The J.D. Program
The La Verne Model for Legal Education offers a unique and innovative approach to legal education, grounded in five core concepts: (1) Basic skills for success; (2) High bar performance; (3) Ready to practice curriculum; (4) Being a beacon of hope and inspiration; and (5) A true tuition model. The model instructs students on the basic skills for success in law school, on the bar exam, and in the practice of law — the ability to read, analyze, and present. Through the Center for Academic and Bar Readiness, students are introduced to bar success concepts, skills and approaches. Values and skills are integrated into first-year doctrinal courses enabling students to learn how to be successful law students. By integrating practical lawyering skills into second-year doctrinal courses, students gain the skills and experiences that enable them to become successful lawyers.
We offer both a full-time program and a part-time day or evening program all leading to a Juris Doctor degree. The full-time program requires three years of study; the part-time program requires four years of study. Students in either program must complete 88 semester units.
First Year Curriculum
The first year curriculum incorporates value and skills for academic success into the foundational doctrinal courses of Contracts, Civil Procedure, Property, and Constitutional Law. Each of those foundational courses are offered in a 5-unit format, 4 units of which is devoted to doctrine, 1 unit of which is devoted to value and skills, including critical reading, case briefing, case synthesis, IRAC and exam writing, course outlining, time management, and multiple-choice test taking strategies. Two other foundational courses, Torts and Criminal Law, are combined with Introduction to Legal Skills. In Torts/ILS, 4 units are devoted to doctrine and 2 units are devoted to the legal skills of case briefing, case synthesis, exam writing, with emphasis on predictive legal writing and legal research. In Criminal Law/ILS, 3 units are devoted to doctrine and 2 units to legal writing skills which include persuasive legal writing.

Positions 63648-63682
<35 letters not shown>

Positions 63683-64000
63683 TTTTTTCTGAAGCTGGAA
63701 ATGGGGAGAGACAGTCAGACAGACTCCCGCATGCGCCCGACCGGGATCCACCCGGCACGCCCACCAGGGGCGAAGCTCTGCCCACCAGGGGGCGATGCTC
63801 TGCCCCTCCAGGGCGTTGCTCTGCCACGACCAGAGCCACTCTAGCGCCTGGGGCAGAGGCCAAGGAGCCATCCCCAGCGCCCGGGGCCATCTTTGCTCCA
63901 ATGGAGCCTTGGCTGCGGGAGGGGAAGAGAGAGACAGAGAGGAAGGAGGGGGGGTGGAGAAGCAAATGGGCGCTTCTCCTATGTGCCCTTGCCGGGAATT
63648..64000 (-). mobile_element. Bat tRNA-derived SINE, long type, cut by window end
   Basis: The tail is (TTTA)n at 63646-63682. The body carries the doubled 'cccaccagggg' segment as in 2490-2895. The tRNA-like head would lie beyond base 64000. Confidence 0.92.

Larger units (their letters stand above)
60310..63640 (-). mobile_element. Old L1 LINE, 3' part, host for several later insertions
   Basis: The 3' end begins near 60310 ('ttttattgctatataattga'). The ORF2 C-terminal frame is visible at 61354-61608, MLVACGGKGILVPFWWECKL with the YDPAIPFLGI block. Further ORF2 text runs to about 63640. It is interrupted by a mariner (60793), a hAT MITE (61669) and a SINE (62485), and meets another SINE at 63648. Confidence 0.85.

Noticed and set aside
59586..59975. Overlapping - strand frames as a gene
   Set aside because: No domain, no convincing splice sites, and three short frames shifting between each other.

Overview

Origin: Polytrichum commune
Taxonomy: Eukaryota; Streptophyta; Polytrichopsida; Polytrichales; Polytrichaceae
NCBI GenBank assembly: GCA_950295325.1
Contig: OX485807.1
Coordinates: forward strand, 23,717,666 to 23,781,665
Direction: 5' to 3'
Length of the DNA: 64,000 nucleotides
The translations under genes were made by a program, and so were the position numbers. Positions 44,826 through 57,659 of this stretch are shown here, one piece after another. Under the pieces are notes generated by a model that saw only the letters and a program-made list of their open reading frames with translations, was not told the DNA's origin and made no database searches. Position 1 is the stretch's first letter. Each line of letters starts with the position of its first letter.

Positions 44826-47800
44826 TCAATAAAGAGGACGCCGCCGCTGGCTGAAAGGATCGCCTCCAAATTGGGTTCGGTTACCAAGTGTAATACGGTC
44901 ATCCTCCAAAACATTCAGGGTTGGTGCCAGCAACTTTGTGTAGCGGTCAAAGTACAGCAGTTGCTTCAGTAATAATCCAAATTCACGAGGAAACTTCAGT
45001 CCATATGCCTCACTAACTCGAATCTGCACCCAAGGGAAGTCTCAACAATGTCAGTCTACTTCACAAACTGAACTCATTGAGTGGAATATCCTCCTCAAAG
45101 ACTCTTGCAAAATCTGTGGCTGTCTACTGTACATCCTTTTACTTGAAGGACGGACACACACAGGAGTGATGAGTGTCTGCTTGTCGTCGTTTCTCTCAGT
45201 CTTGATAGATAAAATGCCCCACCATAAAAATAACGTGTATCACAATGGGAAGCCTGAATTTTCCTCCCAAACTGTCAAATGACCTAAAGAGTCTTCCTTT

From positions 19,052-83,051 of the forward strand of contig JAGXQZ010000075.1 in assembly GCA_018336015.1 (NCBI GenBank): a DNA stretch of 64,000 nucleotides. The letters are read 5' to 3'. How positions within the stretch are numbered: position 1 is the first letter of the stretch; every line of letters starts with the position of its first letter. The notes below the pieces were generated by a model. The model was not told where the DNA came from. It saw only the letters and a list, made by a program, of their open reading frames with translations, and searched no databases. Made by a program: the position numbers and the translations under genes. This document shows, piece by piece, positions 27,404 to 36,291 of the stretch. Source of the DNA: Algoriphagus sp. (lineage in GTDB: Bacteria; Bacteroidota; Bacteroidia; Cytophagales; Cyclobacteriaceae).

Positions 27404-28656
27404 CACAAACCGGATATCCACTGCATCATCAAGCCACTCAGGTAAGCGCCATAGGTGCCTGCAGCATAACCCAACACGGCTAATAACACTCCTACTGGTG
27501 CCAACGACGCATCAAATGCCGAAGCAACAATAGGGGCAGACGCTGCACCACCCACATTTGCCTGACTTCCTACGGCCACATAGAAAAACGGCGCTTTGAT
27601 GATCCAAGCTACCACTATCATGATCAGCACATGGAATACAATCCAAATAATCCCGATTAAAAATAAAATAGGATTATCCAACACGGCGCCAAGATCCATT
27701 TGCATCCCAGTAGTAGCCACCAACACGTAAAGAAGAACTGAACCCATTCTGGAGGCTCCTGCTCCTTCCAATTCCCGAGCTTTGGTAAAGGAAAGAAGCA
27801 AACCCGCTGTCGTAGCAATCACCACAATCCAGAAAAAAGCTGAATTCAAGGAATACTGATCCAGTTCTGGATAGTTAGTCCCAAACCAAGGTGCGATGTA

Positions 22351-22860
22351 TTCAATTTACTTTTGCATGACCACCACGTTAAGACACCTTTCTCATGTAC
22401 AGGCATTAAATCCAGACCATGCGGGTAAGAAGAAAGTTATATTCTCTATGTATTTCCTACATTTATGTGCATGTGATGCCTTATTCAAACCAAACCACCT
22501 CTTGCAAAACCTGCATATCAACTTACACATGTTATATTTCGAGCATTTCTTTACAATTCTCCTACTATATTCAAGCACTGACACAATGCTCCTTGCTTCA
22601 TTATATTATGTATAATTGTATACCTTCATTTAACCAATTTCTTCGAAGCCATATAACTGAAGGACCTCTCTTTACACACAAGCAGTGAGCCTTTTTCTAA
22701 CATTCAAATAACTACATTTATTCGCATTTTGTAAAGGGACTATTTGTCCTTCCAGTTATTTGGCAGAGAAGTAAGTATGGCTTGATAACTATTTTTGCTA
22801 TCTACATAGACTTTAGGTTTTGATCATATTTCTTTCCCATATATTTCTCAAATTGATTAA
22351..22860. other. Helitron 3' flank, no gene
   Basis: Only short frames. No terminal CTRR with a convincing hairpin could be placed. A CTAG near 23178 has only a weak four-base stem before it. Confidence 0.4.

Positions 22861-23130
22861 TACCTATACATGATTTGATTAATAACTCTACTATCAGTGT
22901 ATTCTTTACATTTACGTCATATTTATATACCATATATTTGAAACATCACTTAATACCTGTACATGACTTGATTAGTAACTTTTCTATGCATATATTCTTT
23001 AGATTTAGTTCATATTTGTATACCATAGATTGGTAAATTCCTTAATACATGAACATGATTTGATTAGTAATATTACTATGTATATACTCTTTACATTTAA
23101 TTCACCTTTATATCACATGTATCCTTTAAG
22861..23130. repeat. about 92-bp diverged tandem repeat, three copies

Additionally, in the spring semester, students participate in Court Observation Week. During that week, first year students observe a 2 to 4 day trial at the local courthouse. At the conclusion of the trial, students have an opportunity to speak to the trial attorneys and the judge.
Second Year Curriculum
The second year focuses on the development of practical legal skills through two distinct tracts, a Litigation Track and a Transactional Track. All second year students in the full-time program enroll in the Litigation Track in the fall semester. The Litigation Track incorporates three courses: Criminal Procedure, Evidence, and Trial Advocacy. Full-time professors as well as respected members of the bench and bar, guide students through a simulated criminal law based problem culminating in a mock trial. In the spring semester, full-time students enroll in the Transactional Track, which includes Business Organizations, Sales, and Negotiations. Students learn both doctrine and practical skills through business formations, document drafting and negotiation under the guidance of both full-time professors and members of the bench and bar .In addition to the tracks, students can take up to 14 elective units during their second year.